There are many apps available to help you learn a new language. Apps like Duolingo and Babbel are specially designed to help you learn major world languages like French, Spanish, or Chinese. However, learning a new vernacular may be a bit of a problem.
Many local languages don’t come with textbooks or instruction manuals on grammatical rules. Apps try to teach vernacular languages such as Esperanto, frequently spoken in Europe, East Asia, and South America. Others also teach Navajo, which is a native American language. Online learning platforms also don’t teach vernacular languages.
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Learning any new language can be difficult for adults. This is because the brain struggles to form a new cognitive framework. It’s also a struggle to find the time to learn a new language completely. Our overanalytical brains also make it harder to learn a new language. It becomes even more complicated when that language doesn’t have dictionaries or textbooks. It’s also challenging to learn because you want to apply what you know about your first language to the mother tongue that you’re learning. But say you are Kikuyu, and you hope to learn Luganda. What can you do to make it easier to learn a vernacular language?
1. Outline your goals
Why are you learning this vernacular? Do you need to know for academic or professional reasons? Are you going to be living there and want to make things easier? Figuring this out helps you come up with a plan. If you are researching for academic reasons, you may need to contact linguistics professionals to give you more information. If you’re moving and want to make it easier to blend in, speaking with civilians teaches you. Listen to how point-of-sale workers talk. That quickly helps you learn greetings and currency norms.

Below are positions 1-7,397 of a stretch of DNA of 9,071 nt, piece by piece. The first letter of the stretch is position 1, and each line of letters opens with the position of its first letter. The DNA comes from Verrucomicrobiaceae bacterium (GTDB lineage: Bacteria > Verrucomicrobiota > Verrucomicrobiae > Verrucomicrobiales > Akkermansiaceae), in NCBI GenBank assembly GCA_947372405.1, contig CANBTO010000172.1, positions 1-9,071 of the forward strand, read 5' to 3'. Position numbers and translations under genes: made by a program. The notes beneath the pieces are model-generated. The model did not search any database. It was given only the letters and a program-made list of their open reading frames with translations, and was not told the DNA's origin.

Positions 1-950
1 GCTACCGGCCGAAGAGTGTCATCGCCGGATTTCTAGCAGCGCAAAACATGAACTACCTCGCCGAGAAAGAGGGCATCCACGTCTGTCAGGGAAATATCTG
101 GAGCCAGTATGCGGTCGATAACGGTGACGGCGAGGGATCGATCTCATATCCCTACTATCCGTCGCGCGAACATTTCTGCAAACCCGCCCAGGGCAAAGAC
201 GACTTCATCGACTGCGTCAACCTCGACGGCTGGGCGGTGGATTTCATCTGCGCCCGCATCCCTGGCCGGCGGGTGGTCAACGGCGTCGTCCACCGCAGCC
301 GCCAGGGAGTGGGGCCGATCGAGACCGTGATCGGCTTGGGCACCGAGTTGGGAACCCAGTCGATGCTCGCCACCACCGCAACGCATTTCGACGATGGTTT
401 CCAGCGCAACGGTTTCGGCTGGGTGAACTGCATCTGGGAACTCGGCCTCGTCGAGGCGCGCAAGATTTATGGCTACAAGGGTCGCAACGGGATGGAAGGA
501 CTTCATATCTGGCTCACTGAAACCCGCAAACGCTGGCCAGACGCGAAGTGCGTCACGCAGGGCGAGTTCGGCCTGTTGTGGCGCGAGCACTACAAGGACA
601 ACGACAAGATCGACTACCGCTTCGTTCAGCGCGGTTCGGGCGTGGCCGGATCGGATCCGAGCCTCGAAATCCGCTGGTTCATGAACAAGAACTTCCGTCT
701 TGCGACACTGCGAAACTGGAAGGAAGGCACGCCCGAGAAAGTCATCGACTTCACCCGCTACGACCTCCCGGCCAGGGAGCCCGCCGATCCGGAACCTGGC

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2. Create joy
This is a lot easier for structured languages like French or Spanish. French cooking classes or Spanish dance classes can make it easier to learn. However, for local languages, it’s better to immerse yourself in cultural events. You can also listen to music in the vernacular and find translations. This also makes it easier to learn expressions and idioms.
Motivation makes it easier to learn a new language successfully. Make a habit of working or studying in places where people speak the language, such as a café. Learning will always be messy. Don’t be afraid to embarrass yourself. Working people may correct you but take that as an opportunity to improve your language.
Try to pick the local names of objects you use frequently, like cell phones or cars. Keep expanding your vocabulary. Test yourself each day or week on what you have learned.
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4. Use local media
Many stations have vernacular TV and radio platforms. Use English subtitles if they’re available. If a translation isn’t possible, try listening with a local friend who can provide context until you learn how to unpack the vocabulary. This can also be used for people who want to brush up on their mother tongue. You can also buy books published in English and the vernacular. Read them in tandem to understand better how to construct sentences, structures, and grammatical rules. You can start with children’s books and work up to novels.
With these easy steps, you may not be fluent within a few weeks, but eventually, you’ll be able to carry out extensive conversations just as well as the locals. There is no set time frame for learning a language. But it’s best not to interrupt your immersion while learning the vernacular. When you take too long a break before returning, you may forget what you have already learned.
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